Is the Flat Trend in Self-reported Happiness a Problem?

In yesterday's NYT, Darrin McMahon, an historian at Florida State, has some good advice about the pursuit of happiness: don't pursue it. That's a wortwhile lesson I associate mainly with Bishop Butler and Henry Sidgwick. However, despite the good advice to “just do it,” as it were, McMahon also repeats a happiness studies chestnut that deserves to die a brutal death. Or, at least, deserves to be confronted with enough skepticism that people will stop repeating it without further explanation or justification. Or a brutal death.

Sociologists like to point out that the percentage of those describing themselves as “happy” or “very happy” has remained virtually unchanged in Europe and the United States since such surveys were first conducted in the 1950's. And yet, this January, like last year and next, the self-help industry will pour forth books promising to make us happier than we are today. The very demand for such books is a strong indication that they aren't working.

Should that be a cause for concern? Some critics say it is. For example, economists like Lord Richard Layard and Daniel Kahneman have argued that the apparent stagnancy of happiness in modern societies should prompt policymakers to shift their priorities from the creation of wealth to the creation of good feelings, from boosting gross national product to increasing gross national happiness.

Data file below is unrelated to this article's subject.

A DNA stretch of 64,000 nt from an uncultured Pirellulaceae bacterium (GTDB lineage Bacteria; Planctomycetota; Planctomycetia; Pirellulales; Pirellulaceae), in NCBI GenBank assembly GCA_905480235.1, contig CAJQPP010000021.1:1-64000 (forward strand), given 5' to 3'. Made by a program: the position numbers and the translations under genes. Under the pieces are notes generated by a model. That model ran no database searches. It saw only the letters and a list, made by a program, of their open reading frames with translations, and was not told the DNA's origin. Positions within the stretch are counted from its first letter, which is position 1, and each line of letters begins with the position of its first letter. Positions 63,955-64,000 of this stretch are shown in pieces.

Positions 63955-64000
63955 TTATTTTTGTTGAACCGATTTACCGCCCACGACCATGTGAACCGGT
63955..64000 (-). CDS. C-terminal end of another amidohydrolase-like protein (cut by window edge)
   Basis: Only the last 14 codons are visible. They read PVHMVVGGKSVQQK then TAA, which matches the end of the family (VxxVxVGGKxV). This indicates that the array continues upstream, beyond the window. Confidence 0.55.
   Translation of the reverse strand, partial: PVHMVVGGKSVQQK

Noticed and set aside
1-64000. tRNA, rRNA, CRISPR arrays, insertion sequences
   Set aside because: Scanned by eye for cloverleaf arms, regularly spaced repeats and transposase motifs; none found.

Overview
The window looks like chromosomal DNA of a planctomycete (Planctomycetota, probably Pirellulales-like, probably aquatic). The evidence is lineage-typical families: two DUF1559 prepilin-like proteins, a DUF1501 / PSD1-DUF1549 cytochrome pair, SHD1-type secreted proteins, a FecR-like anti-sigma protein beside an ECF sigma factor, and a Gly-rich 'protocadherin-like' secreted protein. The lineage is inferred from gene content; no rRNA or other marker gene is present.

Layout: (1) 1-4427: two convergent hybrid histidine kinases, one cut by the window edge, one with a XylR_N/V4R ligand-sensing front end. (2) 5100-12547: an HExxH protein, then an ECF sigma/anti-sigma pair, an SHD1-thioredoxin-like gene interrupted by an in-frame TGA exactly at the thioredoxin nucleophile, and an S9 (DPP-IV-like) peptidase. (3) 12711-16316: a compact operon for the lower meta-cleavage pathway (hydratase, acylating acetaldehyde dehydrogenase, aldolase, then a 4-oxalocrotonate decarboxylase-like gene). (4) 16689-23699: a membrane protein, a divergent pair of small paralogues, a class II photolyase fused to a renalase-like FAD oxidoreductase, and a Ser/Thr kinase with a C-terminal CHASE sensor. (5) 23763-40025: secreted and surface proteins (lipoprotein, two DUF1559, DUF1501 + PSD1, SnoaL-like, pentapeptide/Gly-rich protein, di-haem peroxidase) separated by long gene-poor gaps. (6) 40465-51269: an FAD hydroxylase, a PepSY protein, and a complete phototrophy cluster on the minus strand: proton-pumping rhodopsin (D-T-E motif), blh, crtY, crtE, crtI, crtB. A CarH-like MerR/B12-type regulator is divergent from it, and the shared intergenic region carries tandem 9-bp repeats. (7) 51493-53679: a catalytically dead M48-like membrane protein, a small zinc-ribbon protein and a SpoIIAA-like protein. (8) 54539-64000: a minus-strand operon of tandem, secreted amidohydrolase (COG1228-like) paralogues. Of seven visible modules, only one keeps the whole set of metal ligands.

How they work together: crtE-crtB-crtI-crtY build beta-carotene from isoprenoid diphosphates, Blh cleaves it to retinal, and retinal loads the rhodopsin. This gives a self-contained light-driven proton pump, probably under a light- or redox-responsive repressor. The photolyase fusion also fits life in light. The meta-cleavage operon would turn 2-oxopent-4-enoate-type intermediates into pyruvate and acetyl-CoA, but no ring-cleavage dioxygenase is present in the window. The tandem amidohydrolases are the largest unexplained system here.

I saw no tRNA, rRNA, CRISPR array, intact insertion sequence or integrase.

McMahon doesn't say whether or not he is concerned, or sign on to the Kahneman/Layard program, but he does repeat the peculiar illogic by which one is tempted to move from the fact that self-report numbers are stable to the idea that we ought to shift priorities from creating to wealth to creating good feelings. I wish I'd stop seeing this sort of thing in the New York Times. So let us review the numerous reasons why the stability of happiness self-report surveys need not imply some kind of policy failure that needs correction.


The main explanations for the lack of increasing happiness are also explanations for the lack of talk about increasing happiness. So the self-report data may be reflecting the psychological processes that determine the avowal or self-ascription of subjective states, rather than reflecting the objective character of the subjective states themselves.

The main explanations for the “very happy” flatline are (a) adaptation and (b) social comparison. Now, if people don't have a reliable “hedonometer,” which we can consult through introspection to discover the objective quality of our subjective experience, then we should expect that self-reports will be subject to habituation and comparison effects.

ADAPTATION. If you ask someone who has been wearing rose colored lenses for a week what color things appear, they will underestimate the objective rosy quality of their subjective experience, due to habituation. If you switch lenses the next week to an even more intense rose, the judgment of the rosiness of experience will likely stay pretty much the same. There is no reason to expect judgments of the hedonic quality of experience to much differ.

SOCIAL COMPARISON. The lack of a hedonometer requires a social rather than a private, internal standard for self-reports. When asked how happy one is, one will compare one's narrative about one's inner life, and one's behavior, against a widely accepted cultural conception of what it means to feel and behave happily. If the entire population is becoming objectively happier over time, then cultural meaning of “very happy” will shift. Our talk about happiness is the result of comparing our representation of ourselves with our representation of the happiness scale, and our representation of where others lie on that scale. So even if people are getting objectively happier (whatever we take that to mean), we should expect self-reports to remain stable due to the shifting goalposts of the social meaning of happiness. It's the same process by which people who make 150 large a year come to claim that they are middle class.